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  • Nano Express
  • Open Access

Immobilization of pH-sensitive CdTe Quantum Dots in a Poly(acrylate) Hydrogel for Microfluidic Applications

Contributed equally
Nanoscale Research Letters201712:314

https://doi.org/10.1186/s11671-017-2069-x

  • Received: 6 January 2017
  • Accepted: 12 April 2017
  • Published:

Abstract

Microfluidic devices present the basis of modern life sciences and chemical information processing. To control the flow and to allow optical readout, a reliable sensor material that can be easily utilized for microfluidic systems is in demand. Here, we present a new optical readout system for pH sensing based on pH sensitive, photoluminescent glutathione capped cadmium telluride quantum dots that are covalently immobilized in a poly(acrylate) hydrogel. For an applicable pH sensing the generated hybrid material is integrated in a microfluidic sensor chip setup. The hybrid material not only allows in situ readout, but also possesses valve properties due to the swelling behavior of the poly(acrylate) hydrogel. In this work, the swelling property of the hybrid material is utilized in a microfluidic valve seat, where a valve opening process is demonstrated by a fluid flow change and in situ monitored by photoluminescence quenching. This discrete photoluminescence detection (ON/OFF) of the fluid flow change (OFF/ON) enables upcoming chemical information processing.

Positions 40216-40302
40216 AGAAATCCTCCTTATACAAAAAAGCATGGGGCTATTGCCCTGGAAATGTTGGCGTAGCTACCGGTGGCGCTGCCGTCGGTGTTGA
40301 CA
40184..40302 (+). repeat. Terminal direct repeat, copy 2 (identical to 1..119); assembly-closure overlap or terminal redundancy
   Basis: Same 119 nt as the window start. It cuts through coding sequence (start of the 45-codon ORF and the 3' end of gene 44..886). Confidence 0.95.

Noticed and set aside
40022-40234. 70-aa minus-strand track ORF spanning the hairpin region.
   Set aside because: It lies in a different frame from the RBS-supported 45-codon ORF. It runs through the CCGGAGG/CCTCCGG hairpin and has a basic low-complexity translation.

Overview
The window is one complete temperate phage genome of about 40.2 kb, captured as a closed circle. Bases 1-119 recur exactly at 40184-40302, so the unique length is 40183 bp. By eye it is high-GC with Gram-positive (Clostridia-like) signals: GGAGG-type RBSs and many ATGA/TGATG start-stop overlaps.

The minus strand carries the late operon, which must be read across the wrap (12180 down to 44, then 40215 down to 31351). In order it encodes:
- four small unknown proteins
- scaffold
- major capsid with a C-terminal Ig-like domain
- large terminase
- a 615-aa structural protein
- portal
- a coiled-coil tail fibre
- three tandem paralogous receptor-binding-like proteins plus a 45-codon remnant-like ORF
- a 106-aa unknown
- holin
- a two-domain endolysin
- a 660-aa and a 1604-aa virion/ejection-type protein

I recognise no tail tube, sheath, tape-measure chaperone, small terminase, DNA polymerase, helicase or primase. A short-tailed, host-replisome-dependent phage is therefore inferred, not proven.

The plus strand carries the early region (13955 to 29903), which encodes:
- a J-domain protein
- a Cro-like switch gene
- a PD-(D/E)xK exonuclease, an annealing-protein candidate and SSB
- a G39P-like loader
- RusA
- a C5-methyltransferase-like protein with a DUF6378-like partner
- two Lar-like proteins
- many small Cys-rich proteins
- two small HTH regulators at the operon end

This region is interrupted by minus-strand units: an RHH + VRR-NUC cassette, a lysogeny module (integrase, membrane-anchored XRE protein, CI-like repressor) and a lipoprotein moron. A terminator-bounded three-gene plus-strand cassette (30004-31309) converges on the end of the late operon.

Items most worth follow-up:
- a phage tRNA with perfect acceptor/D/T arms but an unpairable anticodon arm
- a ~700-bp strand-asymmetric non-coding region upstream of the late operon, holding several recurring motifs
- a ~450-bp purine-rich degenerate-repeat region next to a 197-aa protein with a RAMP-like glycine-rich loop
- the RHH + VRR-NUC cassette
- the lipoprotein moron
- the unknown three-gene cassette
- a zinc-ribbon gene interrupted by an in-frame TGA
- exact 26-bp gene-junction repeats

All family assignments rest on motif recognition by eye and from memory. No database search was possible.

Keywords

  • Hybrid material
  • PH-sensitive polymer
  • Quantum dots
  • Cadmium telluride
  • Poly(acrylate) hydrogel
  • Microfluidic valve
  • Photoluminescence detection

Background

Microfluidic systems enable an efficient way to analyze chemical, biological and reaction parameters and thereby present the basis of many modern analysis and information processing platforms yet. Nowadays, a huge number of chemical reactions can be performed simultaneously on small-scaled microfluidic devices. This allows to reduce processing time, the consumption of energy and chemicals, and may also improve the reliability of the process [1]. In microfluidic research, the concept of active fluid flow manipulation and processing by integrated circuits, the so-called labs on a chip, is of core importance. This technology shows similar properties of manipulating streams as those existing in electron based microelectronic information technology [29]. Beyond MEMS-based microfluidics, approaches with active fluid flow manipulation are attractive to monitor interaction of active material components with thermodynamic carriers of information such as changes in temperature, substance concentration, or pH value.